It is all too easy to mistake historical novels for actual history. Both Allan Massie and James Robertson stressed that The Professor of Truth is based on events very like the Lockerbie bombing but is not a fictional version of that reality. Robertson’s novel concerns Alan Tealing, a lecturer of English Literature, whose wife and daughter are killed in an aeroplane disaster. It deals with loss and Tealing’s conviction that the person found guilty of the atrocity was the wrong man. Robertson read from a section of the novel where Tealing consults a lecturer of Jurisprudence. They discuss how the justice system functions and the implications this has for notions of truth and justice. Massie and Robertson talked about the misconception that what goes on in a courtroom is a search for truth. Both agreed that Scottish courtrooms should move away from an adversarial format in criminal cases. An investigative approach would perhaps favour truth over a false justice.
Talk moved on to Robertson’s sprawling And the Land Lay Still. The genesis of this novel came from the author’s involvement with the Campaign for a Scottish Assembly in the 1990s. The novel charts the history of modern Scotland, but in order to capture this he realised he had to go back to the 1950s when ‘Scotland was as tied in to the UK as an entity as it ever was’. Robertson pointed out that the political cultures of Scotland and England started to become divergent at the advent of devolution. It was the affect of this political change he was trying to capture. Despite earlier warnings to themselves and others, the discussion spiralled off in to talk of actual history. The novel travels with Scotland up to the point of devolution at the end of the twentieth century.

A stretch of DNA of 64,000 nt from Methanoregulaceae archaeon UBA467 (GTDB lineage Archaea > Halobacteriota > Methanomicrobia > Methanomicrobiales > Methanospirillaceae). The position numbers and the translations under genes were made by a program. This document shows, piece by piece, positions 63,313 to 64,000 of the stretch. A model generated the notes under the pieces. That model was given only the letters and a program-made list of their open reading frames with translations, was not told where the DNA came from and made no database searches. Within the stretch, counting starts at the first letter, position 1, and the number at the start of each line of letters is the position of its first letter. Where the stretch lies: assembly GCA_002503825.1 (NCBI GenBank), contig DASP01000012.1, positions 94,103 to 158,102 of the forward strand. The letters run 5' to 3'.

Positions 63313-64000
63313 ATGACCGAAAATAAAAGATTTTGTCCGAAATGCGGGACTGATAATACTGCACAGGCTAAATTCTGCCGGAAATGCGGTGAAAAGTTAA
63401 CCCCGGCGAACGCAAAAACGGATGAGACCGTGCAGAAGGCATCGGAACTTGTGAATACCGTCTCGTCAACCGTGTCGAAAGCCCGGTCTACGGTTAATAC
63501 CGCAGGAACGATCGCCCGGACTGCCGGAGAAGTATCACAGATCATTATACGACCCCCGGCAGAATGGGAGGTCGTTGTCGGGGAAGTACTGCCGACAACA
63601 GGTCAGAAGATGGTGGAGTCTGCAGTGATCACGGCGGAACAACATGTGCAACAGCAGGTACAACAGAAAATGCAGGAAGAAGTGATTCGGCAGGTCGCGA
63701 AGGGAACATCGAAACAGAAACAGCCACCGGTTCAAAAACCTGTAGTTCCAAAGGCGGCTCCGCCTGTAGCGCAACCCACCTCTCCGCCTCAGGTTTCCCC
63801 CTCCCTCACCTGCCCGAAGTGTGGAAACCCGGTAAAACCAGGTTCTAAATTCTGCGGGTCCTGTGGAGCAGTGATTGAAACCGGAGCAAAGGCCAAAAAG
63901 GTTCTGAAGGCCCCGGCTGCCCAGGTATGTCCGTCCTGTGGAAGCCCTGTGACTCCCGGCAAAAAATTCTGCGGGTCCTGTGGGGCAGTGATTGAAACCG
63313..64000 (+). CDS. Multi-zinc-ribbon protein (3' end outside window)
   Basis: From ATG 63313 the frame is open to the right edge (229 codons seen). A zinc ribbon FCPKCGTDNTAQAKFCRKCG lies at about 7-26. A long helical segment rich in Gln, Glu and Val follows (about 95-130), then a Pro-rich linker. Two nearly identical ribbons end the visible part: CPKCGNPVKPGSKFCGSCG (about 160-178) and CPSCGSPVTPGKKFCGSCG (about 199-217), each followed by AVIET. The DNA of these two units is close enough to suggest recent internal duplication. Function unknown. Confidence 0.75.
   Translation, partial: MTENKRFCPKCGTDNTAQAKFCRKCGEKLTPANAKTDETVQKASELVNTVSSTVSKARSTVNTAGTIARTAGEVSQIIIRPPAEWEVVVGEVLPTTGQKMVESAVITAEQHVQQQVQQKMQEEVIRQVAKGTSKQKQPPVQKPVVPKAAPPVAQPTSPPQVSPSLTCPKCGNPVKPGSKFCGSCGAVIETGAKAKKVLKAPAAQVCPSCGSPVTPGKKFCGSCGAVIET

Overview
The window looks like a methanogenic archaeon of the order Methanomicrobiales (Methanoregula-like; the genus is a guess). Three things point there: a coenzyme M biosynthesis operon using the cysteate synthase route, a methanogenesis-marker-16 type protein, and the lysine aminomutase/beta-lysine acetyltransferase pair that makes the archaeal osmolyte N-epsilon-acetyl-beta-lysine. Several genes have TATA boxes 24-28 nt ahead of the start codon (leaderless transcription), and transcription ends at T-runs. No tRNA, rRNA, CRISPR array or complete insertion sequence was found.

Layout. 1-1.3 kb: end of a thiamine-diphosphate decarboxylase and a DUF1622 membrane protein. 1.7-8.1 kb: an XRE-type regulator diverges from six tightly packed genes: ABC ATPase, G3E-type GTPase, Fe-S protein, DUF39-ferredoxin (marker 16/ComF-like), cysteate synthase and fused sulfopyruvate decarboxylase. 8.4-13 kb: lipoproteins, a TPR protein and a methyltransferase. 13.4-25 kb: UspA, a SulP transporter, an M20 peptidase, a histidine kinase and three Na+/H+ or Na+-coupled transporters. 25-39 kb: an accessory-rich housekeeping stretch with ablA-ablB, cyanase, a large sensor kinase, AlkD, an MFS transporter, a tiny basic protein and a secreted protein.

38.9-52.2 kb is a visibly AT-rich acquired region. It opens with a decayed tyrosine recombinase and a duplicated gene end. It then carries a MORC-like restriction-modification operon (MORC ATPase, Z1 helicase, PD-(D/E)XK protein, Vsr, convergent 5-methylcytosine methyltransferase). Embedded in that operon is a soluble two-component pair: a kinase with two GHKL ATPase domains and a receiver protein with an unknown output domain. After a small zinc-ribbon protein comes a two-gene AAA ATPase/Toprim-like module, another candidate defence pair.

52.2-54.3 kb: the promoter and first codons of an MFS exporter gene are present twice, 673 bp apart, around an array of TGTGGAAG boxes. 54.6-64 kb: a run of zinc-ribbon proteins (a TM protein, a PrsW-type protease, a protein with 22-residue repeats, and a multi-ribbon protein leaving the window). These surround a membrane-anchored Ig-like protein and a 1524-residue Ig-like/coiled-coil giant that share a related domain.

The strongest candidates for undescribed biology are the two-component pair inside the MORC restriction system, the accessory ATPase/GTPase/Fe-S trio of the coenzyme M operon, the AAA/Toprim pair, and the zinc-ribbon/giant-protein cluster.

Massie gave plenty of time for inquisitors from the floor, and the question of independence was clamouring for attention. Should devolution stop at Holyrood? How would an independent Scotland react to the ‘ring of fire’ in eastern Europe? Will the SNP survive after independence? How can we make Scotland a more socially just country? How does Scottish independence compare with that of Singapore?
This last one stumped Robertson, and probably the rest of the audience. It was encouraging to see so many people fired up, even if some approached the debate from an angle foreign even to mathematics. Nevertheless, for those of us who were there to listen to two historical novelists there could have been more talk of culture, or novels for that matter. Perhaps this was a sign of the parameters of political debate in Scotland generally. When Robertson was finally asked about the influence of Scottish literature on the referendum he replied that ‘questions about culture have not figured’. Scotland might not be having a referendum if it did not have such a strong sense of its own identity. All the same, Robertson is in agreement that civic nationalism is far healthier than a nationalism based on ethnicity or identity. Massie suggested that the struggle for independence in Ireland was a catalyst for the Irish renaissance. Robertson agreed that if there was a yes vote, we might find ourselves in a ‘calmer literary landscape’. One hopes the literary world will not be ‘calmer’ if independence does come, but a different sort of turbulence would definitely be welcome.